Saturday, September 27, 2008
This past week, the U.S. Senate Judiciary Committee heard "extensive" testimony on the increasing struggles employees face in achieving workplace equality. Federal courts have increasingly refused to hear employment discrimination claims. According to Senator Patrick Leahy (D-Vt), statistics show that the Federal Courts of Appeal are five times more likely to overturn an employee's favorable trial verdict against her employer than to overturn a verdict in favor of the employer. The Ledbetter v. Goodyear Tire & Rubber Co. decision is an example of this misfortune. At trial, Lilly Ledbetter, who discovered that she had been compensated substantially less than her male co-workers, successfully brought suit against Goodyear. A jury found that Goodyear owed her over $200,000 in pay. But Ms. Ledbetter's victory was short-lived. The U.S. Supreme Court overturned the verdict on appeal.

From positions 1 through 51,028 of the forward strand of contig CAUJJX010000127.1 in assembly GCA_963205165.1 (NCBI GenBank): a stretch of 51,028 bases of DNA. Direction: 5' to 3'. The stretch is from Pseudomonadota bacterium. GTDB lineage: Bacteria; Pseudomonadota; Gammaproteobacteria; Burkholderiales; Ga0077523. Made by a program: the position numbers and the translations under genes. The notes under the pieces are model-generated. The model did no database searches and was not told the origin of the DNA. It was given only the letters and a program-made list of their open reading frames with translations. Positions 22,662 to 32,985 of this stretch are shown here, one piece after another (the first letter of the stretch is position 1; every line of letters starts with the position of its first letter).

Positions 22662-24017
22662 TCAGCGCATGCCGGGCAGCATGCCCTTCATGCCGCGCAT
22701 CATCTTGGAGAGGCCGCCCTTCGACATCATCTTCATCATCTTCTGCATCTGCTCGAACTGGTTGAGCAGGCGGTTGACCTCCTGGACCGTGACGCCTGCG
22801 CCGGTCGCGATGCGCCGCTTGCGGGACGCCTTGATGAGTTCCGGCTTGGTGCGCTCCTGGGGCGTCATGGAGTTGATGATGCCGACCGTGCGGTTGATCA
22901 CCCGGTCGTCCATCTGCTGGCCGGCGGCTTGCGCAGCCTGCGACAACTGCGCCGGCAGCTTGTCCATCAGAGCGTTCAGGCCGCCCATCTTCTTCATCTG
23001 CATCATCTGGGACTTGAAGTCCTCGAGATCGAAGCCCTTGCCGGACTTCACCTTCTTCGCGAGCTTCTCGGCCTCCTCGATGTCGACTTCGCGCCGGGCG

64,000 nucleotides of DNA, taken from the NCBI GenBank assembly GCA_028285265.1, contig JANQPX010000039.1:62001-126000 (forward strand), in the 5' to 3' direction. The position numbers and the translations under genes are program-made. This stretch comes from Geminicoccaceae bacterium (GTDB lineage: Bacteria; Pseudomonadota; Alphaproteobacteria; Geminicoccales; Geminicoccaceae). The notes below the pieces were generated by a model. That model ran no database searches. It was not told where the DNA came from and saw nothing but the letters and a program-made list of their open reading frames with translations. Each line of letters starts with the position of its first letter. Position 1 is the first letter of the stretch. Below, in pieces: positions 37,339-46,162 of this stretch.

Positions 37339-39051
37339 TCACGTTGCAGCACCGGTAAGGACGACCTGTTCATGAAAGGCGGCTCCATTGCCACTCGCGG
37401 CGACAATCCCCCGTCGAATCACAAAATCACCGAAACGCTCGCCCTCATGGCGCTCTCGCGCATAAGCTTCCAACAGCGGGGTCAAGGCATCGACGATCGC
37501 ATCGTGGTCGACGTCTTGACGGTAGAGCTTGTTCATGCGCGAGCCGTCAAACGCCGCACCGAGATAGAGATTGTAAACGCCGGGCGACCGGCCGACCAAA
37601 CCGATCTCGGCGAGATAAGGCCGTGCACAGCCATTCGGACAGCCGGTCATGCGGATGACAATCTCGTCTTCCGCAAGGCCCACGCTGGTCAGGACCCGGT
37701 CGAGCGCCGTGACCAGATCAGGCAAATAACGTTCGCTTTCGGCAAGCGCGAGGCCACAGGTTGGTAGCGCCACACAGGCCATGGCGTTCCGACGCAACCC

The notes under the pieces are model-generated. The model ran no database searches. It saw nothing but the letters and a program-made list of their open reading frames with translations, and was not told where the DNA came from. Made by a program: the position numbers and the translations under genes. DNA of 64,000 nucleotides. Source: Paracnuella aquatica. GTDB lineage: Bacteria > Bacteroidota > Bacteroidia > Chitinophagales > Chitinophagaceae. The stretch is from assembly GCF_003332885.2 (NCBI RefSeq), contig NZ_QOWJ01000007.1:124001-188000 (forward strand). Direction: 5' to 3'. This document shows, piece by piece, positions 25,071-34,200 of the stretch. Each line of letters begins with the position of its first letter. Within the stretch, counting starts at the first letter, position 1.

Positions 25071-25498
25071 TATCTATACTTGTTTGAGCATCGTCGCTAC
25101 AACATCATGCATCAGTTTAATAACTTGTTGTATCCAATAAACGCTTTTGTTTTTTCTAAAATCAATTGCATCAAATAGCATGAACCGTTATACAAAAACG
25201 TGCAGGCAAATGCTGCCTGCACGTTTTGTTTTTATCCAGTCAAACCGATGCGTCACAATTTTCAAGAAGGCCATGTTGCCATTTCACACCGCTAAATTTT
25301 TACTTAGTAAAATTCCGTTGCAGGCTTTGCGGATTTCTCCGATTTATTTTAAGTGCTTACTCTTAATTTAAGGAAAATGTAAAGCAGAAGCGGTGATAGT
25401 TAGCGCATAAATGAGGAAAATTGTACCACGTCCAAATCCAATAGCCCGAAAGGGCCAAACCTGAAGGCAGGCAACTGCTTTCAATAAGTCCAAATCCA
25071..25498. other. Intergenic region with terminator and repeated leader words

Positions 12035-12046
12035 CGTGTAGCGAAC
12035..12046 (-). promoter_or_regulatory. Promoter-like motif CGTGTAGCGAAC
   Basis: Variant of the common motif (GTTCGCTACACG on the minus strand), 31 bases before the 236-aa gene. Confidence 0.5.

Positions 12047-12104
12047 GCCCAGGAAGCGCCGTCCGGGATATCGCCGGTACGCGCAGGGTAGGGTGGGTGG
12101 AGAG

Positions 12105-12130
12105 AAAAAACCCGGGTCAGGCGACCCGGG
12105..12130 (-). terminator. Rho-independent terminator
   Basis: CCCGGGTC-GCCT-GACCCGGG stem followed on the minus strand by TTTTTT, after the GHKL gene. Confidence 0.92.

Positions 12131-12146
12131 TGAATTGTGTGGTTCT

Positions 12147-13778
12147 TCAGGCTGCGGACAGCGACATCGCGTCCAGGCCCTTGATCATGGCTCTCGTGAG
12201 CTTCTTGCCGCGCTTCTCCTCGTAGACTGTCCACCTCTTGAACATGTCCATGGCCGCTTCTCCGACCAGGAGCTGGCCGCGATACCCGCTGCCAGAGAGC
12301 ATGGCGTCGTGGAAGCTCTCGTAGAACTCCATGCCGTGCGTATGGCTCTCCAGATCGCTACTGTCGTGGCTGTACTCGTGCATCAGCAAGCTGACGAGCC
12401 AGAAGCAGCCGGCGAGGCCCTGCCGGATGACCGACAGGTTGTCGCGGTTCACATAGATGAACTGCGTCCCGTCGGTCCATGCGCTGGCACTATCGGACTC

Additionally, a new study released by the American Constitution Society, which I mentioned in a previous post, revealed that the hostility to plaintiffs' employment discrimination claims has resulted in "an absolute drop in employment discrimination cases of 37 percent from fiscal years 1999-2007." Is it a coincidence that between 1999-2007 the economy began to weaken? Maybe this is just a case of what is "good for the employee is not good for a weakened economy." And when faced with two countervailing interests, one has to give to the benefit of the other. If this is so, then the federal courts will continue to be "out of order" for aggrieved employees for some time to come, or at least until the economy shapes up. Perhaps what we need is for Congress to continue to amend the anti-discrimination statutes to correct erroneous court decisions?